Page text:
Passive Sampling of Inorganics Using Peepers

There is currently a lack of user-friendly guidance documentation and detailed case studies on how to successfully prepare, deploy, retrieve, sample and interpret data from passive samplers for inorganics. The overall objective of this project was to enhance the standardization of, and confidence in, the use of peepers for passive sampling of inorganic constituents such as metals, metalloids, and anions in sediment porewater. This project was based on a field demonstration in which peepers were deployed in surface sediment and surface water at Naval Base San Diego, San Diego, California, in October 2022.

Technology Description

Dialysis samplers, also called peepers, are a type of passive sampler that function by allowing sediment porewater to equilibrate with water contained in a small isolated compartment after insertion of the peeper into sediment. Equilibration occurs over a period of time via passive diffusion through a semi-permeable membrane. Following equilibration with the porewater, the peeper is retrieved, and the liquid is analyzed via standard (i.e., EPA SW-846) methods and reported as a concentration in water that can be easily compared to risk-based criteria in water or used in fate modeling. Peepers have been used for decades; however, due to the lack of standard guidance documents, peeper methods have greatly varied, hindering the use of peepers for regulatory and decision-making purposes. The guidance document and demonstration tests in this project support critical priorities by: 1) improving methods for establishing porewater-based sediment management standards, 2) increasing confidence in sediment cleanup levels, and 3) demonstrating and validating passive sampling-based cleanup levels.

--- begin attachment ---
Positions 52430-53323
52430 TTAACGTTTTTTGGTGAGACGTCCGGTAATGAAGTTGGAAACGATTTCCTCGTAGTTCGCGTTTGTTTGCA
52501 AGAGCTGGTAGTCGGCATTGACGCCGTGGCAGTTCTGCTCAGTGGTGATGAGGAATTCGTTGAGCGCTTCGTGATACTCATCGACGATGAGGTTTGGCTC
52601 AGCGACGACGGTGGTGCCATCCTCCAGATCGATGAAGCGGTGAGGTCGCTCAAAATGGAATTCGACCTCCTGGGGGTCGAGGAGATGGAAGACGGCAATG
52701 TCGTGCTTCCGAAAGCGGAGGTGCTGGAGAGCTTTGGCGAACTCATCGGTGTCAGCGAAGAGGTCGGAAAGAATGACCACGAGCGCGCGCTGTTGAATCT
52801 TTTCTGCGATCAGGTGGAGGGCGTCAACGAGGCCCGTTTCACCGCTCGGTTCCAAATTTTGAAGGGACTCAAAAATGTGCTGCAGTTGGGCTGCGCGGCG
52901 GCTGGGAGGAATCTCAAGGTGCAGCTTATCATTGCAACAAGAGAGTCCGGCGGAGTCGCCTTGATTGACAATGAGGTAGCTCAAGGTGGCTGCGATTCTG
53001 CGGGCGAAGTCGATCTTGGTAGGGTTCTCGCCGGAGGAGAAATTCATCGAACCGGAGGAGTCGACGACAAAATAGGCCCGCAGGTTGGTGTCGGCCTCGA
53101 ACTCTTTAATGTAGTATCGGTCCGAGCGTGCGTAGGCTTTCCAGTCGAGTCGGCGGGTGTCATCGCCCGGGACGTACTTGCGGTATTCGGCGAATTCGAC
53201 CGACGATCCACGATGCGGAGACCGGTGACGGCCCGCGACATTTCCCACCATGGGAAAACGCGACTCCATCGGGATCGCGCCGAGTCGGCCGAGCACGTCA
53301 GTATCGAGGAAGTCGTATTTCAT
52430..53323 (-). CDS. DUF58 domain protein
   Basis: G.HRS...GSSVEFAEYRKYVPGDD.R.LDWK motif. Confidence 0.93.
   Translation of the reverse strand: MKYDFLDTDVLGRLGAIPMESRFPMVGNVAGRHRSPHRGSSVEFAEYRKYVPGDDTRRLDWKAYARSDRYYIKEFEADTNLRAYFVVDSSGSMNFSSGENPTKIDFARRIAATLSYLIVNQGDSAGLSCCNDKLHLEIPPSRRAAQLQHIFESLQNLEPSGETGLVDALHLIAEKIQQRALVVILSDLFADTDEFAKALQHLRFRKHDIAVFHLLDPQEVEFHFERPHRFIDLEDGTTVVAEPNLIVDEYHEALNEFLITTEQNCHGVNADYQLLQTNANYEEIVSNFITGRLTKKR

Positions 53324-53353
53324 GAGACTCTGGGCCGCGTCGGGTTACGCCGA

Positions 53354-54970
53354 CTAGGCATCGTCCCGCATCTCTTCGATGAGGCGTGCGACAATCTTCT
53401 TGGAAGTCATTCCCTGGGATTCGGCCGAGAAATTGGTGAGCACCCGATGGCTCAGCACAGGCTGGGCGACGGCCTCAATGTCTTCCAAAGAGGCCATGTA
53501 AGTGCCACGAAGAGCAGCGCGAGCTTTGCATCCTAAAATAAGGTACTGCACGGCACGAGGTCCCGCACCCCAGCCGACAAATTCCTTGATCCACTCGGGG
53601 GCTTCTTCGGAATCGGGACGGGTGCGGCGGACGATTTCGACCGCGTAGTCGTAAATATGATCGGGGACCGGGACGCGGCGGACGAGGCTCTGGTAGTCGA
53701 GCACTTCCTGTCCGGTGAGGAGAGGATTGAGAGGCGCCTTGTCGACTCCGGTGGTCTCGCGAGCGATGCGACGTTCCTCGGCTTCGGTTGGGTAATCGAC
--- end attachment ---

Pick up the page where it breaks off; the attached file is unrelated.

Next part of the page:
Over the course of two days, commercially available peepers were deployed at 10 stations, left to equilibrate for approximately 10 days, then retrieved over a course of two days, after which they were processed and shipped to a commercial analytical laboratory.

Animation of Peeper Technology

Demonstration Results

Ninety percent of the peeper samples were successfully analyzed (peepers at one station were not able to be retrieved) for target metal analytes cadmium, chromium, copper, iron, lead, manganese, mercury, and zinc. Lithium and bromide tracers spiked into the peepers indicated that greater than 70% equilibration was reached for all target metals during the 10-day exposure. Both tracers performed similarly.

Implementation Issues

In the future, use of the lithium tracer (rather than bromide) is recommended, as the use of a lithium tracer is most efficient in terms of method simplicity and analytical cost savings. Method detection limits for peepers were sufficiently sensitive to detect concentrations lower than the U.S. Environmental Protection Agency’s saltwater Criterion Continuous Concentration for aquatic life. All metals except for mercury (detection limit of approximately 0.1 to 0.4 µg/L) were detected in at least one peeper sample. Differences in concentrations in sediment porewater and surface water were noted for some, but not all, metals. Detailed methods are presented, as well as logistical details and recommendations for planning and executing successful peeper investigations. (Project Completion - 2023)


Risacher, F.F., H. Schneider, I. Drygiannaki, J. Conder, B.G. Pautler, and A.W. Jackson. 2023.  A Review of Peeper Passive Sampling Approaches to Measure the Availability of Inorganics in Sediment Porewater.  Environmental Pollution, 328:121581. doi.org/10.1016/j.envpol.2023.121581.